The memory of those ancient times is buried somewhere in the collective consciousness of mankind, but there are still spirit beings here to this day. SPIRITS™ tells the story of people that have been involved with the spirits in different ways over the millenia. The epic saga, which began in the ancient past of humanity, now plays out in the streets of today’s metropolitan cities.

SPIRITS™ is a massively multiplayer online (MMO) game with one main objective. You must fight the CUT - a doomsday sect trying to stop overpopulation by creating natural disasters to kill innocent people. You’ll have to hunt and collect spirits, test your skills in duels, perform rituals, and take on challenging missions that require tactical thinking and speedy reflexes.

In addition, Jadestone sums it up on the company's own website as followsSource: Jadestone, archived from the original. Retrieved March 3, 2005.:

Spirits is a major online game format currently under development. When launched, it will draw players into an ancient conflict between spirit masters vying for control over powerful elemental spirits. Based on a compelling alternate reality story, the game will take players into a 24-hour multiplayer gaming experience.

Besides a story resonating with current world issues as well as ancient mythology, the game will offer players many levels of enjoyment. Competitive gameplay and collectible game resources will draw players into an environment built to support extensive community building.
The game is set to be unique in its full integration of PC and cellphone in both the gameplay and the business model.

This is the only reference to a PC version. It can be assumed that this idea was discarded since it was explicitly mentioned in the press report that SPIRITS will only be available on the N-Gage platform. It is also possible that the web interface was referred to, which I will touch on later.

Gameplay

There are four basic gameplay elements in SPIRITS:

The core gameplay in SPIRITS is based on players hunting and collecting spirits. Gamers will test their skills in duels where tactical thinking, as well as quick reactions, will make all the difference. In the race to save mankind, there is only one way to win: mastering the elements.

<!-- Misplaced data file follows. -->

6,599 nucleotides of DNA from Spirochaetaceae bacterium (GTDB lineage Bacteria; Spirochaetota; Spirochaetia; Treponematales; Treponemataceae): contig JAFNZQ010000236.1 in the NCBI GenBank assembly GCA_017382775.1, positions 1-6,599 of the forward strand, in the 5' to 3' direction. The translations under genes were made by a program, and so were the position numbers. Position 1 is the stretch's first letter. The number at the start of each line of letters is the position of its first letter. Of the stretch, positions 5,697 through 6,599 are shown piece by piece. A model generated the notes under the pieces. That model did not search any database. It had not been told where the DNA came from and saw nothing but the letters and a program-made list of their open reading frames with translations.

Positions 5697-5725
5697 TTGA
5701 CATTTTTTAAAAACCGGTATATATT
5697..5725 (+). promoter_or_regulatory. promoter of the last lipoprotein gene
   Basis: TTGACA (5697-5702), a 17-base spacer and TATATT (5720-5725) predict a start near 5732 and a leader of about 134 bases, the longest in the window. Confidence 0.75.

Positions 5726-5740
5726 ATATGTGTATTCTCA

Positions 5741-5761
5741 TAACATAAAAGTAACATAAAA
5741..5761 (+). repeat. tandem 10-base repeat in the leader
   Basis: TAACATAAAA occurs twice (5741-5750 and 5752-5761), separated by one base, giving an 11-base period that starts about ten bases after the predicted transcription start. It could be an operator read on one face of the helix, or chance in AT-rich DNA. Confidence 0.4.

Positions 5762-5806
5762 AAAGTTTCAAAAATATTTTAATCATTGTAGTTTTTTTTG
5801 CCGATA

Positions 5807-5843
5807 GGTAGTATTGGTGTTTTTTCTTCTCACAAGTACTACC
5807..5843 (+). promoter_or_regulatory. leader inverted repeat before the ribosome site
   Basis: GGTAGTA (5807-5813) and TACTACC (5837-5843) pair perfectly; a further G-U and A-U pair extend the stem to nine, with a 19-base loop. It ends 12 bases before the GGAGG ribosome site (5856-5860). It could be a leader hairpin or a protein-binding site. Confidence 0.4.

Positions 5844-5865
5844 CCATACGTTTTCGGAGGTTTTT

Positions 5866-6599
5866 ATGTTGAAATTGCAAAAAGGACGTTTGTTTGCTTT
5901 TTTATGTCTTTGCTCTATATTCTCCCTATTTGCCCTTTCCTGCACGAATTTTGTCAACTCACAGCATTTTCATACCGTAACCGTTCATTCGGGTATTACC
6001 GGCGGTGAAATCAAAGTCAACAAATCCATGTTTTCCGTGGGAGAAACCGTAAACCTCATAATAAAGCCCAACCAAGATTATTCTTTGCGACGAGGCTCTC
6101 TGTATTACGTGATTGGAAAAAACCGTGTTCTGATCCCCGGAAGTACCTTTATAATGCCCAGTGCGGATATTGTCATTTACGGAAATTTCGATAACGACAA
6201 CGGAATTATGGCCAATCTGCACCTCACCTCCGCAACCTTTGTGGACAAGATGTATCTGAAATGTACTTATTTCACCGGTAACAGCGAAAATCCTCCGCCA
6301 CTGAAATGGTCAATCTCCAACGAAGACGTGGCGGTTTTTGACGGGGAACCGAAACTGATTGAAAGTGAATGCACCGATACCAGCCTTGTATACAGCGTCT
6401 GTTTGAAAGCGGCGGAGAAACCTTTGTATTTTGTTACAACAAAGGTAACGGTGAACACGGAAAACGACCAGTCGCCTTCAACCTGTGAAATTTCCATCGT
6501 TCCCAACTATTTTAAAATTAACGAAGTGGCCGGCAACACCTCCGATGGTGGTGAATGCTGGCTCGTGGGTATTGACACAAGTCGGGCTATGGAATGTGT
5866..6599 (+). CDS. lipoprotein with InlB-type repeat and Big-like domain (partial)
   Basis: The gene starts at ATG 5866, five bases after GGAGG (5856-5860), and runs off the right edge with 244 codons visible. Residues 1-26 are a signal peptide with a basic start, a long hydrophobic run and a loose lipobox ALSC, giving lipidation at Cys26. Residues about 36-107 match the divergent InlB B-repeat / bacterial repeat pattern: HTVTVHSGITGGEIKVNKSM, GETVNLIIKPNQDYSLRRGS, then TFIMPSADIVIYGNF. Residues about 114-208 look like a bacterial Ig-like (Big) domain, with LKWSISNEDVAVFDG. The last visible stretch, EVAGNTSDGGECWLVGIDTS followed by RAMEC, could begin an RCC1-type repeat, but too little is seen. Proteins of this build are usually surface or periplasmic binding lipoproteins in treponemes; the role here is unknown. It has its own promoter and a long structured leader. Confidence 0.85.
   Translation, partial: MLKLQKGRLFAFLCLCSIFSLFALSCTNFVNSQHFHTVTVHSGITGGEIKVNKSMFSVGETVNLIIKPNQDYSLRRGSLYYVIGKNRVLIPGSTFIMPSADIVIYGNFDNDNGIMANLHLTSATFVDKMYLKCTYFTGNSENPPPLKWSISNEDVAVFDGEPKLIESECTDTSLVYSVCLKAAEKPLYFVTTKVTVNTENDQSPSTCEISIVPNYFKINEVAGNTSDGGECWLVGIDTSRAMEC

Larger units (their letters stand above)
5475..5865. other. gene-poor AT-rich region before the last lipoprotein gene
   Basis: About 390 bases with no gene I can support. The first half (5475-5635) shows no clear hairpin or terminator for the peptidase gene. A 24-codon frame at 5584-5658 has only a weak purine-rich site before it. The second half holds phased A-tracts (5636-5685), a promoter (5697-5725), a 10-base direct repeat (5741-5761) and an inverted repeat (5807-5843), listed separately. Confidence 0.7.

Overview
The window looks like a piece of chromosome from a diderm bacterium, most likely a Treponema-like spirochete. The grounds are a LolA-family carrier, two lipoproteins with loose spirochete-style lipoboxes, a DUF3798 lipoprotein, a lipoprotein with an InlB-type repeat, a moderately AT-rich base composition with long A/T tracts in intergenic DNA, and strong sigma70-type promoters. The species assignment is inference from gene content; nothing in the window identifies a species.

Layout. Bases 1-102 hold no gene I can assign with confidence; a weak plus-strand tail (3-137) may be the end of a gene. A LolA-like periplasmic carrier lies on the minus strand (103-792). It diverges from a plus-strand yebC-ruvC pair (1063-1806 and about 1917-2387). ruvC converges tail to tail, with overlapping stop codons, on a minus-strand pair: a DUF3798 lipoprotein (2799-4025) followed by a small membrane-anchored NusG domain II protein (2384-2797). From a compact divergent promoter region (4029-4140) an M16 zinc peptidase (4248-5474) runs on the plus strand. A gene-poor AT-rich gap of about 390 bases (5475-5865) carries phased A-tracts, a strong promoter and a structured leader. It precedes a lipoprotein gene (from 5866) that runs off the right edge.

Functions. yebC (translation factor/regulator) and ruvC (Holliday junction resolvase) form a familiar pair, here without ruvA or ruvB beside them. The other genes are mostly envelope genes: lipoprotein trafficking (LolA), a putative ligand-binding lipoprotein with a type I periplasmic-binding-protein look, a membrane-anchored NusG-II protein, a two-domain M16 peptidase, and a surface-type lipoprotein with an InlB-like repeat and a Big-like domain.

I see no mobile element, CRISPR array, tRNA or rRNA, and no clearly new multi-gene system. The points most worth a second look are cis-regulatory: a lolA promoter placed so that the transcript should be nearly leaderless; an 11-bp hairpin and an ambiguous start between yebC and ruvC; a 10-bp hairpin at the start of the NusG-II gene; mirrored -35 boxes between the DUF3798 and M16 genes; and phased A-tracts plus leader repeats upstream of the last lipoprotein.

To get new SPIRITS, you'll have to participate in a little minigame, called a hunt, where you catch spirits as they float around. However, the essential aspect of the game is the duel mechanics: you put together 6 SPIRITS that represent your team. Your team and the opponent's team then face each other on an isometric arena. To fight, you choose your own SPIRIT with which you can target one of your opponent's SPIRITS. The two SPIRITS collide and damage points are assigned accordingly. The game is turn-based, but since both players make decisions at the same time, the game mechanics are loosened up a bit.

Besides the core gameplay, there were other features that are worth mentioning. For example, Oscar Berg, the web and front-end developer involved, talked about a web interface through which the player could perform certain activities: If something it might be worth while to mention that the n-gage game was going to be complemented by a web portal where it was possible to arrange your team and trade spirits with your friends. Technically, this feature worked, although it was probably not production-ready.

Martin Vilcans, one of the programmers, also mentioned another idea that was discussed at the time: We even had some ideas of letting the device's geolocation affect what type of spirit you got when you hunted them. If you were close to water, it would be more likely that you get a water spirit for example. Comparing the game concept to Pokémon Go is not far off, but Spirits had cooler graphics. Ultimately, however, this was just an idea that would not have been technically feasible and was therefore not investigated further.